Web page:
Although pregnancy and human fetal development are becoming more widely known, there is a question that has recently aroused debate, is the fetus sterile or has a microbiome? It has long been considered that fetuses were sterile and that for the first time they were in contact with microorganisms when passing through the maternal canal. In recent years, however, there have been studies that question it, detecting bacteria in the human fetal intestine and other organs, and concluding that they are essential for the development of the fetal immunity system.
It is a scientific issue strongly implicated, as the validation of the results would require a complete review of the immune system. Therefore, a large group of experts in immunology, microbial ecology, gnotobiology (science that studies sterile populations), bioinformatics, reproduction, etc. have reviewed all these investigations and concluded that it was a simple contamination in the taking of samples of foetuses. So it's confirmed that fetuses are sterile.
For the study of the possible foetal microbiome, samples are taken from women who have intentionally aborted and from women who have stopped by caesarean section, making it very easy for contamination to occur during the process. The last study shows a typical error of microbiological analyses of low biomass, contamination of samples and warns that it is very important to take it into account due to the serious consequences they have in clinical medicine. Therapeutic transformation of the non-existent foetal microbiome had already begun.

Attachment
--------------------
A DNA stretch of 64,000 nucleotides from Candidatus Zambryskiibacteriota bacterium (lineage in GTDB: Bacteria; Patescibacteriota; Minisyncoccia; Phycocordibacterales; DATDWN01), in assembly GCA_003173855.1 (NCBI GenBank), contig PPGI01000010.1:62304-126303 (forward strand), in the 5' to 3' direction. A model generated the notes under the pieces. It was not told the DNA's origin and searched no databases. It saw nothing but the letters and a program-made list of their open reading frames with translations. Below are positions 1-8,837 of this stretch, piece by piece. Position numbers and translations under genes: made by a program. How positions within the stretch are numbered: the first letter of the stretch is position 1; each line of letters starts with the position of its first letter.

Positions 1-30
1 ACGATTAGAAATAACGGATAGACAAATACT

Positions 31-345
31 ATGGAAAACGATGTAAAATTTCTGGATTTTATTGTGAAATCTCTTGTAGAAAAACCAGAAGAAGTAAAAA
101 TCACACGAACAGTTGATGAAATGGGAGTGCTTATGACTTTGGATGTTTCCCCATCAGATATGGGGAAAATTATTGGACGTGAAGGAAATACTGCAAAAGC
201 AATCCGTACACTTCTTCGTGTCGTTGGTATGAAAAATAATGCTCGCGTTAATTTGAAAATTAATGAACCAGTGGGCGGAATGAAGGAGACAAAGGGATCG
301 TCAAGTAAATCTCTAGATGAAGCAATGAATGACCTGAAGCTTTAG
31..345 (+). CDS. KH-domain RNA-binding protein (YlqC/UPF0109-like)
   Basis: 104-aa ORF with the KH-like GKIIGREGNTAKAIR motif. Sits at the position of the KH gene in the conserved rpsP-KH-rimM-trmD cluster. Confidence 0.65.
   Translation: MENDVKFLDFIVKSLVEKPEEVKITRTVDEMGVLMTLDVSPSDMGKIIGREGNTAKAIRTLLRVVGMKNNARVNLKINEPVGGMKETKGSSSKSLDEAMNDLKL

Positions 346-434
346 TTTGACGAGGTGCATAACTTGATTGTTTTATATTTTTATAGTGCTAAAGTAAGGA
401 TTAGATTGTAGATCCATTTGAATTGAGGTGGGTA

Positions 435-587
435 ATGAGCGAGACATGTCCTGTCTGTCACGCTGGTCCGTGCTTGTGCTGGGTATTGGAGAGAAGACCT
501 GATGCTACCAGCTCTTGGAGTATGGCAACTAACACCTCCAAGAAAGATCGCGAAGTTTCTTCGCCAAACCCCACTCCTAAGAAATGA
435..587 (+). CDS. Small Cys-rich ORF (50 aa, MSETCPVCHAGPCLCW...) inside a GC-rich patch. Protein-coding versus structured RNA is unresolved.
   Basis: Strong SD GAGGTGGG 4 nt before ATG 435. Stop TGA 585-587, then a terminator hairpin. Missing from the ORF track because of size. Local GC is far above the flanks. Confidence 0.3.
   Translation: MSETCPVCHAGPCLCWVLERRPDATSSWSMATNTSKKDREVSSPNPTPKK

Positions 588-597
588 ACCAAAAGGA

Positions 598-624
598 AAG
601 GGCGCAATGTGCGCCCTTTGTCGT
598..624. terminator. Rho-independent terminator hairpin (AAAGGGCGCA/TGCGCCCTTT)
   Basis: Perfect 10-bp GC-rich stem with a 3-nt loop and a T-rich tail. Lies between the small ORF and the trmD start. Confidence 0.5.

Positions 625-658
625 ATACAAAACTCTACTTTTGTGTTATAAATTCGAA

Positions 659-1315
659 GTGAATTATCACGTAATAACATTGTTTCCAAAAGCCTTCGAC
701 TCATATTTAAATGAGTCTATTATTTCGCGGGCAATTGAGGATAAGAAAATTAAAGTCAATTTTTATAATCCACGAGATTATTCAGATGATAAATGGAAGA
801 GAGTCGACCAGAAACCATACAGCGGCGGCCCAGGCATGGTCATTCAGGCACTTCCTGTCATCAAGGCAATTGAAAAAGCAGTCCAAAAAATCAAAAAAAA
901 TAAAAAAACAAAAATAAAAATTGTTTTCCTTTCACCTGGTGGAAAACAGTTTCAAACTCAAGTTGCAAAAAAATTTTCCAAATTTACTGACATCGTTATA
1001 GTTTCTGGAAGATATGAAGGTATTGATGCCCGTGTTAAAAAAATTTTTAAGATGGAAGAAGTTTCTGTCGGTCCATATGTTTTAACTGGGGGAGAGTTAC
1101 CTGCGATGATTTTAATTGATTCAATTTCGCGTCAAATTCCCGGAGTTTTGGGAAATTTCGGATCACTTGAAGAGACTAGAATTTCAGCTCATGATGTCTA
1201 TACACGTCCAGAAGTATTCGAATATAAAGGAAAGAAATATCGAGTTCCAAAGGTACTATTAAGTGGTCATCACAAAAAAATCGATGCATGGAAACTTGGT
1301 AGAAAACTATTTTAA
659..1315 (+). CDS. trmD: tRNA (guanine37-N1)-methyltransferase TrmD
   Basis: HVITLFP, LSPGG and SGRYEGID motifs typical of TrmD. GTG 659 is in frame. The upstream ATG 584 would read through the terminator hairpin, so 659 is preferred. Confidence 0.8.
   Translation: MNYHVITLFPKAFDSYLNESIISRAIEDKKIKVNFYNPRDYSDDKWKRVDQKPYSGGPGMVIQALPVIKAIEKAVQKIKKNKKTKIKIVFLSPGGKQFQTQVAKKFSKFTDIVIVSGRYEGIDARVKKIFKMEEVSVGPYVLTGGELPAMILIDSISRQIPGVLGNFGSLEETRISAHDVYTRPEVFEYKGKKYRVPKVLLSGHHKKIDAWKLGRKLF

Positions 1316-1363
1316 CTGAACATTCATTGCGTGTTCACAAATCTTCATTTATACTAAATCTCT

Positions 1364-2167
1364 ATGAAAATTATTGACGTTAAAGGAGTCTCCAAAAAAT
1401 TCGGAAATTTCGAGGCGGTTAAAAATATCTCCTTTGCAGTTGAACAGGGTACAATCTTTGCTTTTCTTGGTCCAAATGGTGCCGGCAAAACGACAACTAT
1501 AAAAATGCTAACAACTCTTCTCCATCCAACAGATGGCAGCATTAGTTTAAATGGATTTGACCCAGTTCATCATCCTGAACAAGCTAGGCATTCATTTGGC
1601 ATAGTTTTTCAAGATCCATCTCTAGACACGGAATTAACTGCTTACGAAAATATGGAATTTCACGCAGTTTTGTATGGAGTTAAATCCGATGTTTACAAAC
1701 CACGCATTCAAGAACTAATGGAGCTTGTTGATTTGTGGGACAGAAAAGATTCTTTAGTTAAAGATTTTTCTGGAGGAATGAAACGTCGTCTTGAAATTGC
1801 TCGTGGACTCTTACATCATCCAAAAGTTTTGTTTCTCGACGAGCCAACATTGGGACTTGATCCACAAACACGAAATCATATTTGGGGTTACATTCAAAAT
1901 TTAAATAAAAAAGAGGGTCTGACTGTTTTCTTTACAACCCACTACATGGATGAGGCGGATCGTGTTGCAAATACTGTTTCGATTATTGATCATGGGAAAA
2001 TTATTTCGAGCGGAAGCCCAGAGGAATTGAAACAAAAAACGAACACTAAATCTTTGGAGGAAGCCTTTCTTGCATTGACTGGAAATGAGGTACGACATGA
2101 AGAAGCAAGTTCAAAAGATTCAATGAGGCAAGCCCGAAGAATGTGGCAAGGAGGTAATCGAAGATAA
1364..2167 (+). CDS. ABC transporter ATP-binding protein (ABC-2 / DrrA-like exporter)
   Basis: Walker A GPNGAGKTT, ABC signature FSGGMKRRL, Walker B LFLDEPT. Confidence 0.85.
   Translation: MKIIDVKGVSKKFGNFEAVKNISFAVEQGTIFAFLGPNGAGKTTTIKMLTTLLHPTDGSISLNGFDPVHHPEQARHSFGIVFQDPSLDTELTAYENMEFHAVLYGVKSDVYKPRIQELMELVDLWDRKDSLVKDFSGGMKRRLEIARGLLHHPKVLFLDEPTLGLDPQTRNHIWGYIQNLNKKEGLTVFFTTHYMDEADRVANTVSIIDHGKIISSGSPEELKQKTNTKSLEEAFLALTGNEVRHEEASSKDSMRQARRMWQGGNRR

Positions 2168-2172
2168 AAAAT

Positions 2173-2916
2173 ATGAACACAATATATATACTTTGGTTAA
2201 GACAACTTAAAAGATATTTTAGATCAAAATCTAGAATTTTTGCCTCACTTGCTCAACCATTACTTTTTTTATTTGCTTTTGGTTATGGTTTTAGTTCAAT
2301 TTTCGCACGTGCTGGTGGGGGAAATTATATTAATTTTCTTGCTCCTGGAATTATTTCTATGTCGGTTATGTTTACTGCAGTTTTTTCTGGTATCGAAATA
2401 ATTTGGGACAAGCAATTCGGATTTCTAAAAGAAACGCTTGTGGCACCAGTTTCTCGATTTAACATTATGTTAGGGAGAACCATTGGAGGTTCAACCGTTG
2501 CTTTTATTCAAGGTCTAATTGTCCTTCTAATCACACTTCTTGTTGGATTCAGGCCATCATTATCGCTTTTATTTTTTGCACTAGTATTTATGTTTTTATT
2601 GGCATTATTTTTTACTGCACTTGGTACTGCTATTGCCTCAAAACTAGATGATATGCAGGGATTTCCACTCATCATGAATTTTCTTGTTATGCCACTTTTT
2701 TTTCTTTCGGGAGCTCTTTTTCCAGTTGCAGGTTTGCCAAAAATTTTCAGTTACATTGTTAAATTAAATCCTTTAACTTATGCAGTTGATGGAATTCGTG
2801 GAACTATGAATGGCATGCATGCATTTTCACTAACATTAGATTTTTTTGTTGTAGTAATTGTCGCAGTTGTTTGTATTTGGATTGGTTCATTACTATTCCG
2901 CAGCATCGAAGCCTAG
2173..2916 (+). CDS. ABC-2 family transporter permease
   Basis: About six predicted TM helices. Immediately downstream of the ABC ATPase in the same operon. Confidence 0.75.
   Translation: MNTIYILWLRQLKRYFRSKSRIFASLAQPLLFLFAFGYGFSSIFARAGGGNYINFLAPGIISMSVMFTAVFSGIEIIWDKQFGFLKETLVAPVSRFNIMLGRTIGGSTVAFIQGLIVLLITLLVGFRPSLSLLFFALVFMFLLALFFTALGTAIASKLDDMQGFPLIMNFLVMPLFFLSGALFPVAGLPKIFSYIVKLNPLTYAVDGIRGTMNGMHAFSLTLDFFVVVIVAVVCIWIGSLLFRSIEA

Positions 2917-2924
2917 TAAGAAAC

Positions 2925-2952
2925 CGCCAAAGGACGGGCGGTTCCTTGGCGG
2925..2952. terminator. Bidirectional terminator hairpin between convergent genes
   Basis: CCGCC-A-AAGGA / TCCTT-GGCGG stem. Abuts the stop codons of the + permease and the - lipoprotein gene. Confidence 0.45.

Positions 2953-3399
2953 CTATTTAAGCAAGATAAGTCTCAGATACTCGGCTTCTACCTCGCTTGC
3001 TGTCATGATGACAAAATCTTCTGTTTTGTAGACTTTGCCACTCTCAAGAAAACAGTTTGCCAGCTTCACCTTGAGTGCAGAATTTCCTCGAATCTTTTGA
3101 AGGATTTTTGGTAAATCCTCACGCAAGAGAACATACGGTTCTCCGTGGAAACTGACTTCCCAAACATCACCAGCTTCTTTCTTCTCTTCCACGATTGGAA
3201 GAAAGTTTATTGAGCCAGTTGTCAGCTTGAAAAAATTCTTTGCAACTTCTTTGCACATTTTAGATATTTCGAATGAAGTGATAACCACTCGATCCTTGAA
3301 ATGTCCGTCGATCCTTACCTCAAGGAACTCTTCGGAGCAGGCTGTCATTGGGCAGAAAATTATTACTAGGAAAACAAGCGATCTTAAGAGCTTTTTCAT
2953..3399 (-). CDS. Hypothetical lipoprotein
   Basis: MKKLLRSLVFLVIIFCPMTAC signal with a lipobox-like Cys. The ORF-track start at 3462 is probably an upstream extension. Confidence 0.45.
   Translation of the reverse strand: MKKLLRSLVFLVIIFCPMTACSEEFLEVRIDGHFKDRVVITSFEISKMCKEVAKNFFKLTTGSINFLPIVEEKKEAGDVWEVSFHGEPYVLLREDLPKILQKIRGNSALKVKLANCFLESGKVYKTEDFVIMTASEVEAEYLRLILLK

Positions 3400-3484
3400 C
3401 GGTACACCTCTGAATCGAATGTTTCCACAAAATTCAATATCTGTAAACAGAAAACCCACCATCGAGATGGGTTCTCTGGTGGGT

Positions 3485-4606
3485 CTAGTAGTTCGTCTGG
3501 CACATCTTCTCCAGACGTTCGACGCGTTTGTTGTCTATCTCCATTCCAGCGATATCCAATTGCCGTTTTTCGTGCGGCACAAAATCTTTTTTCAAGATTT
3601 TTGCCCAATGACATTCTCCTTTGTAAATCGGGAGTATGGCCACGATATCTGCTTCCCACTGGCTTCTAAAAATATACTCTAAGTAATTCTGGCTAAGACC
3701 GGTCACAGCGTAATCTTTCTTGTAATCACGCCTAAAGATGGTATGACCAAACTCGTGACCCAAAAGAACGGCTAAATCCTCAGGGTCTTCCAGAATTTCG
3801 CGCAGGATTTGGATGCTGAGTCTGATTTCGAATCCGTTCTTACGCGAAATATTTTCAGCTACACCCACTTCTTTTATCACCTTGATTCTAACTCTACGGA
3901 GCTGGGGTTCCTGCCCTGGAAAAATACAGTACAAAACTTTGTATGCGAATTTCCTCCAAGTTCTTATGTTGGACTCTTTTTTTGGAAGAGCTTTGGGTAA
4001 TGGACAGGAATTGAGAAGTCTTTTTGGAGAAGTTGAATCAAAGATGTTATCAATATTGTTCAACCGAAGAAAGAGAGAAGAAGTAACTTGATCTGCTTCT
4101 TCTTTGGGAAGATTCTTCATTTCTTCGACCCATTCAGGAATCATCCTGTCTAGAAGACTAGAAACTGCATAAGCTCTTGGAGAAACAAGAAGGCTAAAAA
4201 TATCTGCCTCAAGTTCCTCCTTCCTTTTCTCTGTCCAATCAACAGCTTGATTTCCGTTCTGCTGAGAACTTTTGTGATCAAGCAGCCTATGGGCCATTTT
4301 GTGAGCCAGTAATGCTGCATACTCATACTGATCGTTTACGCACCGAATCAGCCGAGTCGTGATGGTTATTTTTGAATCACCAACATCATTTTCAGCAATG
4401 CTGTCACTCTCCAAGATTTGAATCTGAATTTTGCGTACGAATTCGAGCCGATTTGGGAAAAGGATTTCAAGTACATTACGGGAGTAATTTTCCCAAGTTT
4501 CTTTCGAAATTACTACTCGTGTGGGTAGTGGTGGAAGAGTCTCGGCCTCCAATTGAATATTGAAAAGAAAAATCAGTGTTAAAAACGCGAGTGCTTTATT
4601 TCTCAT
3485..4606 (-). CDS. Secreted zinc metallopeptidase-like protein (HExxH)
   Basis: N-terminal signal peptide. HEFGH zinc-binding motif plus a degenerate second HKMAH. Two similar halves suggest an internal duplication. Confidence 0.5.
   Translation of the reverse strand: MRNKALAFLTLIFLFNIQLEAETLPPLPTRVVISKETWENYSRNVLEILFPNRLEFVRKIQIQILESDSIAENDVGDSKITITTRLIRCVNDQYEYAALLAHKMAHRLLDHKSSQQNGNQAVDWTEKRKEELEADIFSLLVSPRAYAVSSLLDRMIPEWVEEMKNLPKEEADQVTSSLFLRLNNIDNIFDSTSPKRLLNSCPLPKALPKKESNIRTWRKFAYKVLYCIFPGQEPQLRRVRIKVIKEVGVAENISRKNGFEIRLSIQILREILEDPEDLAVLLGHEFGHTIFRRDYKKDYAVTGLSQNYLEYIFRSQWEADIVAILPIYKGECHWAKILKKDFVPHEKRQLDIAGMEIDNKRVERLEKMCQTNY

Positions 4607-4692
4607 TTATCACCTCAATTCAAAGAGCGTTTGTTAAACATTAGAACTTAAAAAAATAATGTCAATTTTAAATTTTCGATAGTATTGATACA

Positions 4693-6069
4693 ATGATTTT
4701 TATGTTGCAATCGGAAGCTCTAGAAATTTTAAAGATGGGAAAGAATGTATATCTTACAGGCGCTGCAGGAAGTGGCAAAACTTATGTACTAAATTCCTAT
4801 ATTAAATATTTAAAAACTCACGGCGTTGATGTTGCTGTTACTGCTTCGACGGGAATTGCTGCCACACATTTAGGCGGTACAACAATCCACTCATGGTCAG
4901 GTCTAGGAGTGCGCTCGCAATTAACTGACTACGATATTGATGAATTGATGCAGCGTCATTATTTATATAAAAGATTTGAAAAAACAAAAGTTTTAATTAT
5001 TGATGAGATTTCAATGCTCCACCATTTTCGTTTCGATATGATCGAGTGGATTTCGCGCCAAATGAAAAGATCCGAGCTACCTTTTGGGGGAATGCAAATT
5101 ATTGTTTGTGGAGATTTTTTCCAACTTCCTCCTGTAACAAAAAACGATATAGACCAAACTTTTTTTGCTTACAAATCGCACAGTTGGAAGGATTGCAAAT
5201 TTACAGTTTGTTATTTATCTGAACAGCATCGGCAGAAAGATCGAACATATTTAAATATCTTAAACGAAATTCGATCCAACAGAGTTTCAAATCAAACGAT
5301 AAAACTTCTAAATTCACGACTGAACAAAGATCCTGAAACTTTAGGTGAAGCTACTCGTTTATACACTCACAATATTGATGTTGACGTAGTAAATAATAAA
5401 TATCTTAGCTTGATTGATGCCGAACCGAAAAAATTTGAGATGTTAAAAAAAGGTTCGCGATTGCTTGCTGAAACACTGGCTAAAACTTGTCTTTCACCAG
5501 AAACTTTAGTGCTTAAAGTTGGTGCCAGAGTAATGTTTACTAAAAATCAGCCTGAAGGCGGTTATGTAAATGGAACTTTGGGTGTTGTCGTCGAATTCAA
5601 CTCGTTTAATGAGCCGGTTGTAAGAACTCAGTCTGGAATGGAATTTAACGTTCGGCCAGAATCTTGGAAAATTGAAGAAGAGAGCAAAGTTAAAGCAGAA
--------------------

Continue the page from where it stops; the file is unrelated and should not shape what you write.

The fact that fetuses are sterile does not mean that they are not immunologically developed, but that they produce immunity cells during development. But the first contact with microorganisms occurs at birth, when passing through the maternal vagina, breathing and drinking milk. Only pregnancy disorders can cause the fetus to receive microorganisms. Sepsis is neonatal, but fetuses do not have an autochthonous, stable and metabolically active microbiota.
Researchers point out that sterile tissues are scientifically exciting and that it is important to improve research methodologies. Remember that there are many questions that have not yet been solved, how is the fetus prepared to live in a microbial world if it has not had contact with a single living microorganism throughout development? How does the mother do the immune education of the fetus? These are just some of the scientific challenges that gnobiology has in its hands.